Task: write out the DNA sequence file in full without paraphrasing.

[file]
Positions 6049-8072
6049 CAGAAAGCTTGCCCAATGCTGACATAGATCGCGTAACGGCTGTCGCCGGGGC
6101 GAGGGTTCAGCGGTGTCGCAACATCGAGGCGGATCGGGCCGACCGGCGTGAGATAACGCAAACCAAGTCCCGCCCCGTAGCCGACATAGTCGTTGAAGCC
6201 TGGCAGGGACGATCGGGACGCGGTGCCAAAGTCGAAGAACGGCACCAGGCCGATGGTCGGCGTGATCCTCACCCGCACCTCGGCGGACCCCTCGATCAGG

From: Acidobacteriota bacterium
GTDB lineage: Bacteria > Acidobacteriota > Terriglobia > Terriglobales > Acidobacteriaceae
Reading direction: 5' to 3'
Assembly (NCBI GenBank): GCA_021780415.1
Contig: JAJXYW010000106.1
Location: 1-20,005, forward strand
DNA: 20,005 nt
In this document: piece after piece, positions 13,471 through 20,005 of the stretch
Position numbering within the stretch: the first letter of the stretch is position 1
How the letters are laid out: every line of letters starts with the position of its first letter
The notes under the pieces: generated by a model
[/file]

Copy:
Positions 6049-8072
6049 CAGAAAGCTTGCCCAATGCTGACATAGATCGCGTAACGGCTGTCGCCGGGGC
6101 GAGGGTTCAGCGGTGTCGCAACATCGAGGCGGATCGGGCCGACCGGCGTGAGATAACGCAAACCAAGTCCCGCCCCGTAGCCGACATAGTCGTTGAAGCC
6201 TGGCAGGGACGATCGGGACGCGGTGCCAAAGTCGAAGAACGGCACCAGGCCGATGGTCGGCGTGATCCTCACCCGCACCTCGGCGGACCCCTCGATCAGG

From: Acidobacteriota bacterium
GTDB lineage: Bacteria > Acidobacteriota > Terriglobia > Terriglobales > Acidobacteriaceae
Reading direction: 5' to 3'
Assembly (NCBI GenBank): GCA_021780415.1
Contig: JAJXYW010000106.1
Location: 1-20,005, forward strand
DNA: 20,005 nt
In this document: piece after piece, positions 13,471 through 20,005 of the stretch
Position numbering within the stretch: the first letter of the stretch is position 1
How the letters are laid out: every line of letters starts with the position of its first letter
The notes under the pieces: generated by a model